Econ101

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Econ101 (Economics-101) is just a play on the things that people used to learn in College on the first day. Used to, because they don't really teach the basics any more, and they dupe many students in economics by obstructing history and common sense, and replacing it with Keynesian tripe and Marxist dogma. But this is the basics of what people should know if they really want to talk about economics.

Econ101

To the left, everything is about community organizing and their protests and self-righteous indignation. To the informed, those tantrums usually came late after the cultural tide was shifting and the Jonny-come-lately's did little but try to take credit for the success of others. Like Henry Ford (Capitalism) standardized on the 40 hour work-week, most others had adopted it, and then the Federal Government created a regulation that said we should adopt it for the very few remaining and took credit for something that was already done. Then the leftist media (like NBC) repeats the lie, and the gullible gobble it up. Thanks Unions for riding on the coat tails of others. more...
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Increase the economic value of a cheat or lie, and you'll use them less often. Thus permission to do something once (or infrequently) will reduce the likelihood of you doing it, more than the impossible standard of pure abstinence. more...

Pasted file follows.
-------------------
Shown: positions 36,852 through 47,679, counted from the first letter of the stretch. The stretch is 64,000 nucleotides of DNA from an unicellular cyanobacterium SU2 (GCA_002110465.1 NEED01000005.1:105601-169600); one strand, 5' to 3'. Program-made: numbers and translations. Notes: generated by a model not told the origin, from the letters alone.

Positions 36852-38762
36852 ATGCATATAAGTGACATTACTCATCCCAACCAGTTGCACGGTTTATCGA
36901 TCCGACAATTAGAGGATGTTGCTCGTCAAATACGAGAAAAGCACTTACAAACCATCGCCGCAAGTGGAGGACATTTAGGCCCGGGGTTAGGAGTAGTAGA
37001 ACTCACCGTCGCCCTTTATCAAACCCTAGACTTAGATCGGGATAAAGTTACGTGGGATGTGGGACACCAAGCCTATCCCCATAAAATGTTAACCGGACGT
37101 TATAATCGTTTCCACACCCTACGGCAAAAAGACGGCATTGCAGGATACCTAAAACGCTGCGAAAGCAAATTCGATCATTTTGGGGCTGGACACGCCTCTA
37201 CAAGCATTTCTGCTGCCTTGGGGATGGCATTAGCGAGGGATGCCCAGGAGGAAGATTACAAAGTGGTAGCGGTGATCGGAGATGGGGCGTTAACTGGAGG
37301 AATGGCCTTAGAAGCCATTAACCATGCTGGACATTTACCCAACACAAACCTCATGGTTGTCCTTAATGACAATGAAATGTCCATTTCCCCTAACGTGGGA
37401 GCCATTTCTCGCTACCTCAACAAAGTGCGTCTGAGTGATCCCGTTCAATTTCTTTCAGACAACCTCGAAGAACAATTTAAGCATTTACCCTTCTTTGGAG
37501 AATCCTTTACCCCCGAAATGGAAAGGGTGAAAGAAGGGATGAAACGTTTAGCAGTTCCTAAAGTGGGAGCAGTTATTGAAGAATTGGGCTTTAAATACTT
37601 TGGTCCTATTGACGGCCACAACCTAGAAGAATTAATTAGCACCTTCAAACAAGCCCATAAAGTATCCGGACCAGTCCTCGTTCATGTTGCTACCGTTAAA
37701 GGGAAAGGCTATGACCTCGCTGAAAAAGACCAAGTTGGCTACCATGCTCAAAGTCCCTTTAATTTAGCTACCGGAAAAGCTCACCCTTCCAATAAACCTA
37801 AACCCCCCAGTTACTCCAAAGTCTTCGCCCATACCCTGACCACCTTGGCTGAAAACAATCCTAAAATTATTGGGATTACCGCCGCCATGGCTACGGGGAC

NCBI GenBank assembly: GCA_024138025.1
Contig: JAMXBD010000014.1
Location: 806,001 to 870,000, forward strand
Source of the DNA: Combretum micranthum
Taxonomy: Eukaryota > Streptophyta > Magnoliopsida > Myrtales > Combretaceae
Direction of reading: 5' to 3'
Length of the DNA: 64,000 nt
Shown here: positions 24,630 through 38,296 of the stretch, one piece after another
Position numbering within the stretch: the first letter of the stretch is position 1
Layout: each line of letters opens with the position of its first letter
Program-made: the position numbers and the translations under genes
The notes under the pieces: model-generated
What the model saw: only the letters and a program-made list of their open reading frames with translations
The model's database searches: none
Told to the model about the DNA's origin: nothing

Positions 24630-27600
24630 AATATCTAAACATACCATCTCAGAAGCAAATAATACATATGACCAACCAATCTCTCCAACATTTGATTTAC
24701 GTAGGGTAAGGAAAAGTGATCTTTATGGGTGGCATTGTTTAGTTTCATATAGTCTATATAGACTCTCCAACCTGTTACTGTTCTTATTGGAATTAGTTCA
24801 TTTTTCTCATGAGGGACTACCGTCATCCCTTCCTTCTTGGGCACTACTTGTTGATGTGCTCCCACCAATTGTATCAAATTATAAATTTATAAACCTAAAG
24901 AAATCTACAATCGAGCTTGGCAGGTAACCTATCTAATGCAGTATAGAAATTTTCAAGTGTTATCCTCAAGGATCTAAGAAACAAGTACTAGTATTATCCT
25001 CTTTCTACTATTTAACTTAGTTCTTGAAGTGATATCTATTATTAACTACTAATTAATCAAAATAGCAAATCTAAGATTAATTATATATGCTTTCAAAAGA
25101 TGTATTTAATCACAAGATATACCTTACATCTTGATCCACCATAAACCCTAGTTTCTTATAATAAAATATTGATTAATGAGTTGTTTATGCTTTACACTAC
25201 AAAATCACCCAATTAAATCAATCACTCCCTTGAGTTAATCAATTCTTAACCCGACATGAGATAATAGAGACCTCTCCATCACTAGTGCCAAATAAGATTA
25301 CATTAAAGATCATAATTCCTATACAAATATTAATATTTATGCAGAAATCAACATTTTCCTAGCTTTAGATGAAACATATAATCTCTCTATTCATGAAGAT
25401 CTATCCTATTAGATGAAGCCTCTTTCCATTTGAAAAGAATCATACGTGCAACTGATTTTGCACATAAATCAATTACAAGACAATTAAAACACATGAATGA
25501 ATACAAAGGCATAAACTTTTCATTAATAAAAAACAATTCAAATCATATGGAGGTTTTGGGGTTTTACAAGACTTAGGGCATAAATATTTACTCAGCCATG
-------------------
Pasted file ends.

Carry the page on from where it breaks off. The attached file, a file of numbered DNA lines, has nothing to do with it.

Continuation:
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From Gun Sales to Mass Shootings, how the unintended consequences of community organizing are often detrimental to the stated goal. How divisive rhetoric and drawing attention to your cause can often get the opposite outcome of intent. Of course if your intent is to pose for the selfie-stick and drive up gun ownership and mass shootings then maybe it isn't the opposite of intent. more...
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The Broken Window Fallacy is a fundamental concept of economics (and logic) about seen advantages versus unseen costs. Henry Hazlitt summed up the art of economics as not merely looking at the immediate consequences but the longer effects of any act or policy, and tracing those consequences not merely for one group but for all groups more...